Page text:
Frame.FM chatted with Bill Wise about what he’s learned running Mediaocean, the $400-million-in-revenue adtech company he calls a 56 year old startup, through multiple acquisitions, the COVID-19 pandemic, raising a family, and, now, the AI boom.

Leadership isn’t a sprint or a marathon— it’s a relay race.

When Wise’s company MediaBank merged with Donovan Data Systems, the different employee populations didn’t suggest an easy or natural integration. MediaBank was predominantly staffed by young techies hungry for growth, at the vanguard of the digital movement. Donovan Data Systems, despite its sustained success, was a legacy player with legacy attitudes, says Wise. You might think the young techies would take the upper hand, cajole the oldies into relevance, shed whoever couldn’t keep up, as is the way of history.

Wise, beloved for his uncommon emotional availability as a leader, knew this would at best produce a stilted peace— serviceable but not totally integrated. We needed a third group, he said. People from outside of both companies gradually came to comprise a third of the employees. That’s when things really clicked, said Wise.

It’s not a sprint, and it’s not a marathon, says Wise, correcting the cliche. It’s a relay race. You have to pass the baton to the right people.

Maintain direct and honest lines of communication, and don’t let uncertainty slow action.

No one could have planned for the COVID-19 pandemic. When the world retreated to their homes, Wise didn’t pretend to have all the answers. Leadership case studies about empathy and vulnerability have become standard-issue MBA content. HBR’s pages burst with trust and meaning how-to’s. For Wise, perhaps due to his humble upbringing, caring deeply about other people just seems to come naturally.

So when he began weekly YouTube updates during COVID, nominally the idea was to keep people updated about what was happening. But because of Wise’s genuine care, this was a way to keep the company authentically connected.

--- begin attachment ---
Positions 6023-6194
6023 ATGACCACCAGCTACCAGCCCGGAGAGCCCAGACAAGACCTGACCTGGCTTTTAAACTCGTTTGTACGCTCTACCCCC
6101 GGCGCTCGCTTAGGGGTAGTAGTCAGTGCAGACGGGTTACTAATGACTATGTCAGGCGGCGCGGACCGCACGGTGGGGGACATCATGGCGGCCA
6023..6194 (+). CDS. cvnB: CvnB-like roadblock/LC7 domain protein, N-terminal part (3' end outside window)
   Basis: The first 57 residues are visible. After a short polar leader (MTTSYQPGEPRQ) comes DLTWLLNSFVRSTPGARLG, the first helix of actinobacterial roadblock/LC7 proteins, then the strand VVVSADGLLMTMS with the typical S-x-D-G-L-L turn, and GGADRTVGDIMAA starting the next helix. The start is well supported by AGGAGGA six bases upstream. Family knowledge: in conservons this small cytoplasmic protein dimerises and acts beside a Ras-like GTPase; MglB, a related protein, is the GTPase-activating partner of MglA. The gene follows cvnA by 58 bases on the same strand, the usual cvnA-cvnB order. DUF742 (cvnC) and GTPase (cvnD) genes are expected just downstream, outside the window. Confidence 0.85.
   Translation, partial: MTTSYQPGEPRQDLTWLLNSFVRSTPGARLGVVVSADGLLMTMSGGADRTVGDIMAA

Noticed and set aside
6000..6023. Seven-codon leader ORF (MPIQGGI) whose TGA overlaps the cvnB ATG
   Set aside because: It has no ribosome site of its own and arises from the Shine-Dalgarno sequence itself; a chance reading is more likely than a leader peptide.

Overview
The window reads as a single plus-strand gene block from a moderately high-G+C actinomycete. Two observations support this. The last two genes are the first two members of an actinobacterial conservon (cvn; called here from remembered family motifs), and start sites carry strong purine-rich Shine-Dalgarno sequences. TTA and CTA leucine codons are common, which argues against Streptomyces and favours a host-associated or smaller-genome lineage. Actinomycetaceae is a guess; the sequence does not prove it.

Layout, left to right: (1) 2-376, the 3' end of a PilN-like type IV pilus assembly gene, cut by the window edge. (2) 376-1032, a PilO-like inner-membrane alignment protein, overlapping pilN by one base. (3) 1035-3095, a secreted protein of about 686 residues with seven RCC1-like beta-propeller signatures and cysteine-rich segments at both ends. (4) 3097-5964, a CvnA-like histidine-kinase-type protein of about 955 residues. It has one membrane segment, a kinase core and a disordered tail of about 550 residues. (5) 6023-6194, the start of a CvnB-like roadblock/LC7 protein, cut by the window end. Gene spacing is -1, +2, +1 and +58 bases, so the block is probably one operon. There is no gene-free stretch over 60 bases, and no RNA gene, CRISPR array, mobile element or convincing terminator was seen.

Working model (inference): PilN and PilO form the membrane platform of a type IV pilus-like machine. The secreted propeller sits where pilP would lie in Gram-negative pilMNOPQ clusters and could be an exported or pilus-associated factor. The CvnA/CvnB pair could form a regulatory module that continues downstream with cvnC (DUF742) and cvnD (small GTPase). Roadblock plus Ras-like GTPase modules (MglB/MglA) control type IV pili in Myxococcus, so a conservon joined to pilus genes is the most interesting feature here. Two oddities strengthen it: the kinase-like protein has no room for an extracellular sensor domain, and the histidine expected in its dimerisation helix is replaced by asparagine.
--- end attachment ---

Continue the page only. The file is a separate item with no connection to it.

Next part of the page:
When the Black Lives Matter movement became a topic of national concern, Wise admits he was helpless to confront the scale of tragedy at hand. I broke down on the call, he says. I didn’t know what to do.

But the overwhelmingness didn’t prevent Wise from immediately enacting changes to Mediaocean’s recruiting and hiring processes to remove as many biases as possible. Wise’s general philosophy is one that favors action. Whatever incremental improvements can be made immediately, should be.

Invest flexibly in your people.

About 30 people on staff when COVID hit were office managers. The private equity firm part owner of Mediaocean sent instructions about how to furlough. Absolutely not, said Wise. He wasn’t going to abandon anyone at this extraordinary time, it was out of the question.

Instead, he had them retrained for executive and customer support. The idea of managing the crisis from a cost savings perspective was abhorrent to Wise.

He described being rejected by an accounting firm he’d interned for in college. It was the kind of situation in which the internship essentially guaranteed the offer. But Wise was a young man raised by a single mother in Long Island. His manager didn’t think he was sufficiently polished for the job.

Rather than letting the rejection become defensiveness or insecurity, Wise built his own company around generosity and trust. Later, the same manager ended up pitching him.